Department of Sociology

Document Type



Drug policy reform is one of the major political issues facing America today. Bipartisan majorities of Americans support reform, a fact reflected in several substantial changes to drug policy in recent years. One of the most significant of these changes is marijuana legalization. The legalization of marijuana has been associated with numerous impacts. Some of these impacts have been by design whereas others have not. For instance, the economic impacts of legalization were frequently used as an argument in favor of reform, while certain impacts for law enforcement have been unintended. The current work examines the potential for drug policy reforms such as marijuana legalization to be associated with unintended or unanticipated outcomes through three separate studies, each of which examines a specific impact of marijuana legalization. First, the emergent urban-centric nature of the legal marijuana industry is explored using county-level data from Colorado. While marijuana reform may be associated with many outcomes, the results of this analysis suggest that those outcomes may be concentrated in urban areas. Secondly, the process of marijuana gentrification is examined relative to dispensary placement in Colorado. Building on prior research that has examined marijuana gentrification in commercial contexts, this study suggests that marijuana dispensaries may be associated with gentrification in residential contexts as well, although this relationship may be moderated by the type of dispensary (i.e., medical/recreational) and the geographic context (i.e., metropolitan/nonmetropolitan) in which it operates. Finally, this work tests the assertion of reform advocates that legalization would give police more time to focus on other law enforcement responsibilities through a survey of police officers in early-legalizing states. Results demonstrate noteworthy variation in the experience of officers and indicate that officer perceptions of other impacts of legalization (e.g., an increase in marijuana DWI) significantly impact perceptions of additional time. Taken together, the results of these three studies demonstrate the potential for drug reforms to be associated with unintended or unanticipated outcomes. The results of this work have substantial implications for policymakers and reform proponents as drug policy reforms such as marijuana are enacted in further jurisdictions.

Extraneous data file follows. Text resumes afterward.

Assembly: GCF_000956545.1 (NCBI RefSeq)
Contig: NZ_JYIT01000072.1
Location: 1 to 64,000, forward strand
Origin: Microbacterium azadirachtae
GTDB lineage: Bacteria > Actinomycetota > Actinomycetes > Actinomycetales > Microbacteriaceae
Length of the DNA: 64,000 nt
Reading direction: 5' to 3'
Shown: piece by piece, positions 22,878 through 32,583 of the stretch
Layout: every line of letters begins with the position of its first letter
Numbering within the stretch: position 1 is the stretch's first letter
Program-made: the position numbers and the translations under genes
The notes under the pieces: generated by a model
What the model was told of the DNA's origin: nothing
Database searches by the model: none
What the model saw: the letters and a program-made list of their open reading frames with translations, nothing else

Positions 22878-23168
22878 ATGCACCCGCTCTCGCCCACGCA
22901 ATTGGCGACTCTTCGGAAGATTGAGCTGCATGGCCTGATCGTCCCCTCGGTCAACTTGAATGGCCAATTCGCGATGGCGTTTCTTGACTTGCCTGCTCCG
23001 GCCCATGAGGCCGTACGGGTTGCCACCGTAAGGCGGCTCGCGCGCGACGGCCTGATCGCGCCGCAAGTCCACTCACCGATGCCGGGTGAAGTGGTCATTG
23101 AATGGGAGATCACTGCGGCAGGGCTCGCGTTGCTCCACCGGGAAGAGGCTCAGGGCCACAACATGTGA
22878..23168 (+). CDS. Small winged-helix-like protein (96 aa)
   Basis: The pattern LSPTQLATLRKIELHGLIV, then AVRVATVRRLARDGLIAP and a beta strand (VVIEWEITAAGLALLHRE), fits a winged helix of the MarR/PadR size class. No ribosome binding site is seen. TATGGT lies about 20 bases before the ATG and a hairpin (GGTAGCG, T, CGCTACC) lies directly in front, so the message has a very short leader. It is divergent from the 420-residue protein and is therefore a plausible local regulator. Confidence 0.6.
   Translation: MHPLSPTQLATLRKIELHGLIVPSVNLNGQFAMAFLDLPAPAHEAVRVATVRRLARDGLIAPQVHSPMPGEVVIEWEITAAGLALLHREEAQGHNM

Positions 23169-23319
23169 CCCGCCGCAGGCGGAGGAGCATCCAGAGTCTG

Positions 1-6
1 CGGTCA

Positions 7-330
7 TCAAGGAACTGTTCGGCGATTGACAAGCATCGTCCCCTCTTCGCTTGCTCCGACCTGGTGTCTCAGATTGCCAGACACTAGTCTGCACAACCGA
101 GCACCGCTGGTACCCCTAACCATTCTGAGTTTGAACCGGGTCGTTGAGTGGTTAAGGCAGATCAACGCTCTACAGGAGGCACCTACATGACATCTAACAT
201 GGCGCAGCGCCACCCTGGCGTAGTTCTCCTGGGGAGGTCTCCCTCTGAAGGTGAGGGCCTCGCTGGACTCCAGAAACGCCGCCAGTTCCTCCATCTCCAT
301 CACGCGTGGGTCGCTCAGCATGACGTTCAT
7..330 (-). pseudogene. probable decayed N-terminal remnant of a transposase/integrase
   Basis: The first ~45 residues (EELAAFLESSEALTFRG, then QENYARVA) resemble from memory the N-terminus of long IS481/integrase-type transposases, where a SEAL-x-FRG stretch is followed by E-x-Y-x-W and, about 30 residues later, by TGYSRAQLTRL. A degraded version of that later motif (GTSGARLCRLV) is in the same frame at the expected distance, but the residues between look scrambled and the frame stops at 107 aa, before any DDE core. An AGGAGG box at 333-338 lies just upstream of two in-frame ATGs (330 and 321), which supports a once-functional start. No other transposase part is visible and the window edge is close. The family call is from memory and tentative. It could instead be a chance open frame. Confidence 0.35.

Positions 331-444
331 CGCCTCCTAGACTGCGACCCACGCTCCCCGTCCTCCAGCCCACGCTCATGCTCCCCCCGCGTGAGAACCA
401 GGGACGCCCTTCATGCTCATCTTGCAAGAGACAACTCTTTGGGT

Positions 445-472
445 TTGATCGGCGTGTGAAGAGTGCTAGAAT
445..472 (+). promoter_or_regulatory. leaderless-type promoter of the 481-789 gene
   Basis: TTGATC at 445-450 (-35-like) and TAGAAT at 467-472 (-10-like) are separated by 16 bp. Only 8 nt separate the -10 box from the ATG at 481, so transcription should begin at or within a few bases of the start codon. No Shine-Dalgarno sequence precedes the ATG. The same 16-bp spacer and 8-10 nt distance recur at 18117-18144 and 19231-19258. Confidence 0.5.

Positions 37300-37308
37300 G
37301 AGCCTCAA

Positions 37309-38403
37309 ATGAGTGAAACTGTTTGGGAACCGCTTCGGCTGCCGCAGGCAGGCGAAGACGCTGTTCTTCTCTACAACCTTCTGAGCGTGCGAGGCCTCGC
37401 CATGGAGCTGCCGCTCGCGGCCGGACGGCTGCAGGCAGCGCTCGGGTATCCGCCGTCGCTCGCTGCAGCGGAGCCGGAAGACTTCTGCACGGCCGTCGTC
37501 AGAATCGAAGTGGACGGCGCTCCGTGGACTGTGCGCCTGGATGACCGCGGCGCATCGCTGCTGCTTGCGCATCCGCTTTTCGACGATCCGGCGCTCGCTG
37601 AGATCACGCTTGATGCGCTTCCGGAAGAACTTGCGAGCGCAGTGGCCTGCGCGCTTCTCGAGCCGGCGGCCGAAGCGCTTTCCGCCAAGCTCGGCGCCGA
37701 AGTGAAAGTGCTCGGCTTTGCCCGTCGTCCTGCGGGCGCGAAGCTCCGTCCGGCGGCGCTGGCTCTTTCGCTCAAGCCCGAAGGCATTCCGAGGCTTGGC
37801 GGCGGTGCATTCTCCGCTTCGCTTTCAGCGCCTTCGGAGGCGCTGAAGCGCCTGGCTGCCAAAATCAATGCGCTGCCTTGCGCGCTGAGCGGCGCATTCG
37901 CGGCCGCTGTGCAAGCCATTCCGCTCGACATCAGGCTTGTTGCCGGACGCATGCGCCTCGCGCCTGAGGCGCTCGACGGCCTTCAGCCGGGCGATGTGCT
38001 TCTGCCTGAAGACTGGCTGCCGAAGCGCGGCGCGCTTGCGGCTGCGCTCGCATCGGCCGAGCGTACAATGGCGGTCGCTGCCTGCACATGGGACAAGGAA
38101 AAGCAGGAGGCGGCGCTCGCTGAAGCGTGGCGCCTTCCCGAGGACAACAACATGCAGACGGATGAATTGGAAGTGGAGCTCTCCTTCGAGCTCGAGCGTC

Committee Chair

Slack, Tim

Available for download on Saturday, April 03, 2027